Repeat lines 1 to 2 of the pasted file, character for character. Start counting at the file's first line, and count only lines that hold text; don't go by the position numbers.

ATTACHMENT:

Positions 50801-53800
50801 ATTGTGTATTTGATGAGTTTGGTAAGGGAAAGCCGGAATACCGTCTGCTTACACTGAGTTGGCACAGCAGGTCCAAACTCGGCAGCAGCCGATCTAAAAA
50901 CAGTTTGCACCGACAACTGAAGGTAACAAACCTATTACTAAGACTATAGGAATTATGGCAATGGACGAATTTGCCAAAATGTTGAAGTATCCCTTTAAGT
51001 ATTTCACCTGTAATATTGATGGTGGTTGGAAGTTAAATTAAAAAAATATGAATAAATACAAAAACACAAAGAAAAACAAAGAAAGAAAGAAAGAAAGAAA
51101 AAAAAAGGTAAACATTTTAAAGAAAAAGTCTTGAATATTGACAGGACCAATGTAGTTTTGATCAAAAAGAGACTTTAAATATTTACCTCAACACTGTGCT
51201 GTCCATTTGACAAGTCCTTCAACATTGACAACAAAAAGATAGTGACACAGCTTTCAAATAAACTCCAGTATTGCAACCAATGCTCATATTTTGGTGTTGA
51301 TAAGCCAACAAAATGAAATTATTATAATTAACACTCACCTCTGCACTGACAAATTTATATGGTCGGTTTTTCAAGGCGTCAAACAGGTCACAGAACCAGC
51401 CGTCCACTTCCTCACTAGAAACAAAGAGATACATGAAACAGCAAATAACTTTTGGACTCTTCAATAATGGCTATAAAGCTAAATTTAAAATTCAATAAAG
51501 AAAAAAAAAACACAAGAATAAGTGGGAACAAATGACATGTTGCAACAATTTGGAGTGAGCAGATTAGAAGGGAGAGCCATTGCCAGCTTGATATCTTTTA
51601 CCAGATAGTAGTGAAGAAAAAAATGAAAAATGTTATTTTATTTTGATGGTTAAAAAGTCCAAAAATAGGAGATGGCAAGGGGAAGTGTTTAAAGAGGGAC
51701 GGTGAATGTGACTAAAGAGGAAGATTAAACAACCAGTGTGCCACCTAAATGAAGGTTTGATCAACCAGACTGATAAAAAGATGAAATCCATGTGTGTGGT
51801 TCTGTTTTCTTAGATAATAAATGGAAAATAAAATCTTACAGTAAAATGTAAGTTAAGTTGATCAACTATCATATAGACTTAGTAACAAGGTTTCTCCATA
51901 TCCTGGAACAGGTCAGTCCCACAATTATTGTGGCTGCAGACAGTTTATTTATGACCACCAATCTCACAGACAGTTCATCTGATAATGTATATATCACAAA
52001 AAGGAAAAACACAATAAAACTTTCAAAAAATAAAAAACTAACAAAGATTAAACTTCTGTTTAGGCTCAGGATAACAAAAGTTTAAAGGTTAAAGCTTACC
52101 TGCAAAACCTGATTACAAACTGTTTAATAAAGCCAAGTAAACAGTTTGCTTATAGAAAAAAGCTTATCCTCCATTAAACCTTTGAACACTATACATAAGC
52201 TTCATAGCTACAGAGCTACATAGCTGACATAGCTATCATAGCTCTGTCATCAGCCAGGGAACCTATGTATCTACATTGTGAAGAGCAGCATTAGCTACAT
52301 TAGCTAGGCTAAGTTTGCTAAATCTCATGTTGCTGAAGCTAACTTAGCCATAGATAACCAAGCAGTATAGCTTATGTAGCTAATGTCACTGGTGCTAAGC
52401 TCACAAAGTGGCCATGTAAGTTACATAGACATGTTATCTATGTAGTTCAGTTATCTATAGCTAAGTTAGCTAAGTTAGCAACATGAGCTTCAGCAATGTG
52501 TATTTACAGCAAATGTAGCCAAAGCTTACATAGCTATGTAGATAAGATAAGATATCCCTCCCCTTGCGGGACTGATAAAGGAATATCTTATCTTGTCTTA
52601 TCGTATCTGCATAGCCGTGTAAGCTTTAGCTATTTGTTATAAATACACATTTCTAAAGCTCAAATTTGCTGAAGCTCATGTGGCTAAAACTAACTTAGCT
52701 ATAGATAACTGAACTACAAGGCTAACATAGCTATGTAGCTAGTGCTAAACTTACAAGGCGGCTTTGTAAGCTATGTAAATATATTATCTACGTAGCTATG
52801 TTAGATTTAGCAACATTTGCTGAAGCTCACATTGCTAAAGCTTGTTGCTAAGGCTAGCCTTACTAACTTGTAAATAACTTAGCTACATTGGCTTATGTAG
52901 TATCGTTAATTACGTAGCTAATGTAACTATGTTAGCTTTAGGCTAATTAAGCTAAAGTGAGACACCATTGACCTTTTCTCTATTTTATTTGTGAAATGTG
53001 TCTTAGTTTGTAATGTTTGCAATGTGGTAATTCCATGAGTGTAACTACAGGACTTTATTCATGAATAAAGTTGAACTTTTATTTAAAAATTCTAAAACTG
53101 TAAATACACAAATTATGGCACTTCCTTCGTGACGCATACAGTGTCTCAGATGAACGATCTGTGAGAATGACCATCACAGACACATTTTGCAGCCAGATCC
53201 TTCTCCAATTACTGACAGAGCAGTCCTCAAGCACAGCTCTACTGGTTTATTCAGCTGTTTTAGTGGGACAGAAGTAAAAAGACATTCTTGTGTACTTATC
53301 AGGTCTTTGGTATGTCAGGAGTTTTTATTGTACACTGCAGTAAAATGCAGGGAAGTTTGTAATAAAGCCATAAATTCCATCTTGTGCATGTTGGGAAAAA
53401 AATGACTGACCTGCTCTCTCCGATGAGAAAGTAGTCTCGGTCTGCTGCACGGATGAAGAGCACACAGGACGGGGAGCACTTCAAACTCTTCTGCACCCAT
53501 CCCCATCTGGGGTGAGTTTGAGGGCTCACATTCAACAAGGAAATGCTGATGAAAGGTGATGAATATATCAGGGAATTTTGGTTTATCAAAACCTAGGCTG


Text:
Positions 50801-53800
50801 ATTGTGTATTTGATGAGTTTGGTAAGGGAAAGCCGGAATACCGTCTGCTTACACTGAGTTGGCACAGCAGGTCCAAACTCGGCAGCAGCCGATCTAAAAA